Definition of disparage
disparagementplay \-ij-mənt\ noun
disparaginglyplay \-ij-iŋ-lē\ adverb
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Examples of disparage in a Sentence
Voters don't like political advertisements in which opponents disparage one another.
It's a mistake to disparage their achievements.
The article disparaged polo as a game for the wealthy.
Recent Examples of disparage from the Web
Recap: Bill Maher, a white, male democrat - surrounded by his white privilege - used a racially marginalizing term that disparages blacks.
The Auburn coach could've made the same mistake as the Kansas State coach, going on camera and disparaging a player who was transferring from his program, embarrassing himself and his school in the process.
Two of the judges agreed with the majority that the order likely violates the constitutional command that government not favor or disparage one religion over another.
In the following days, the president made several snarky, disparaging comments about Kushner’s family and the visas during routine West Wing meetings that were clearly intended to express his annoyance, two aides said.
In the following days during routine West Wing meetings, the president made several snarky, disparaging comments about Mr. Kushner’s family and the visas that were clearly intended to express his annoyance, two aides said.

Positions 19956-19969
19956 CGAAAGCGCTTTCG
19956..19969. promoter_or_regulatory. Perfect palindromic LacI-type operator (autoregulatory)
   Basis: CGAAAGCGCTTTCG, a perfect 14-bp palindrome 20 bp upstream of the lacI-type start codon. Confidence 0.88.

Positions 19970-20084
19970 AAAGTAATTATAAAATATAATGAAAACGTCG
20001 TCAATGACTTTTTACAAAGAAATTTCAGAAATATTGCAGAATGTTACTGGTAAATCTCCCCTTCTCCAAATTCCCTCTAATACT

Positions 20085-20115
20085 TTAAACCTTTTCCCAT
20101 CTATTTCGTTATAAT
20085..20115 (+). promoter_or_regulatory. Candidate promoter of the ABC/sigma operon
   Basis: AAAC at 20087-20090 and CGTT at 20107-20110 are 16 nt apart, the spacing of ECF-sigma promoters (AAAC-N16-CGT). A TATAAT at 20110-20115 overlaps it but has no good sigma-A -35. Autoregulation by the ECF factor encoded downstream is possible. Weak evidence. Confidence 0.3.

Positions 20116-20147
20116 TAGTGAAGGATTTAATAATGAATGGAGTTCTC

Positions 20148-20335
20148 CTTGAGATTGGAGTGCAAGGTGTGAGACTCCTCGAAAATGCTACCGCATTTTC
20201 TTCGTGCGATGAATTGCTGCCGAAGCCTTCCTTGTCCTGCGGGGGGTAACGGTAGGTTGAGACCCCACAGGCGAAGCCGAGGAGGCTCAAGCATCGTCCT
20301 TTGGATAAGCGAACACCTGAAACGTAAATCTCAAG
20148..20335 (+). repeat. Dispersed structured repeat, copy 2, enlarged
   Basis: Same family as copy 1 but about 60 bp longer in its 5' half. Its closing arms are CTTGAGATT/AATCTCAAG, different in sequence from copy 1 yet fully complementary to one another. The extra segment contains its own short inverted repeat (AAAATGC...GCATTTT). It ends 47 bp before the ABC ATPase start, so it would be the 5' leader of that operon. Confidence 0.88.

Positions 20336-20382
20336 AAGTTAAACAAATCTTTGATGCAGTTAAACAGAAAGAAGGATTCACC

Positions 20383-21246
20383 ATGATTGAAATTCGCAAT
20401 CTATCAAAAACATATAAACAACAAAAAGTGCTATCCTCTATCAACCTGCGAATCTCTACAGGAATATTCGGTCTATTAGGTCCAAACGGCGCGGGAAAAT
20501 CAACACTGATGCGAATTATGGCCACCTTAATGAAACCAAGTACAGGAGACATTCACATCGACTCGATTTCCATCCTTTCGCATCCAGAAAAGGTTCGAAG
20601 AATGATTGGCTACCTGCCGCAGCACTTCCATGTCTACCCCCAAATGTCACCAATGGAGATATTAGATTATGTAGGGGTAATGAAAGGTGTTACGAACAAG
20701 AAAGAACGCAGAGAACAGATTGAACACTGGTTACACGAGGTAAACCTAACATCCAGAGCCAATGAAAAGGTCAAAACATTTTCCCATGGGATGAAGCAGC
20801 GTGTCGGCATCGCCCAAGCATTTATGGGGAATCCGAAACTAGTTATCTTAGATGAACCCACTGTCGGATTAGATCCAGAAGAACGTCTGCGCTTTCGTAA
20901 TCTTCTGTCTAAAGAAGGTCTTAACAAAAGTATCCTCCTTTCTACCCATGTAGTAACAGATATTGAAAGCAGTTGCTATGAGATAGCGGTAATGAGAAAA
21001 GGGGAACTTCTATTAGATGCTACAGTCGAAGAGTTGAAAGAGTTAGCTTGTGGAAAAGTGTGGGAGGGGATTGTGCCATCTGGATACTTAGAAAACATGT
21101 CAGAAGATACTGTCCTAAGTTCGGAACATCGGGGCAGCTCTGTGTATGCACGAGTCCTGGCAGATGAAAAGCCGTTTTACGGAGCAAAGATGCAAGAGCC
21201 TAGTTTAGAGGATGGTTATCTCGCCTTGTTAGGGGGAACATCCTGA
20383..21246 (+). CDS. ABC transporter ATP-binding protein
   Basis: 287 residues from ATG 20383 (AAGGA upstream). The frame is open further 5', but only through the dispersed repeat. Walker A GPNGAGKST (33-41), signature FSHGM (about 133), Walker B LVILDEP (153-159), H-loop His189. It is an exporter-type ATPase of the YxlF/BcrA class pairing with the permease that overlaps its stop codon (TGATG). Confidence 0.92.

Oregon's setbacks over the weekend in Austin are an example of one reason former UO coach Vin Lananna disparaged the regional meets.
Messages that cropped on Yik Yak disparaged and threatened the feminist group’s most visible members.
The bloc’s leaders met as anxieties mounted about President Trump’s comments disparaging the European Union.
These example sentences are selected automatically from various online news sources to reflect current usage of the word 'disparage'. Views expressed in the examples do not represent the opinion of Merriam-Webster or its editors. Send us feedback.
Did You Know?
In Middle English, to disparage someone meant causing that person to marry someone of inferior rank. Disparage derives from the Anglo-French word desparager, meaning "to marry below one's class." Desparager, in turn, combines the negative prefix des- with parage ("equality" or "lineage"), which itself comes from per, meaning "peer." The original "marriage" sense of disparage is now obsolete, but a closely-related sense ("to lower in rank or reputation") survives in modern English. By the 16th century, English speakers (including Shakespeare) were also using disparage to mean simply "to belittle."
Origin and Etymology of disparage
Middle English, to degrade by marriage below one's class, disparage, from Anglo-French desparager to marry below one's class, from des- dis- + parage equality, lineage, from per peer
First Known Use: 14th centurySee Words from the same year
Synonym Discussion of disparage
DISPARAGE Defined for English Language Learners
Definition of disparage for English Language Learners
: to describe (someone or something) as unimportant, weak, bad, etc.
DISPARAGE Defined for Kids
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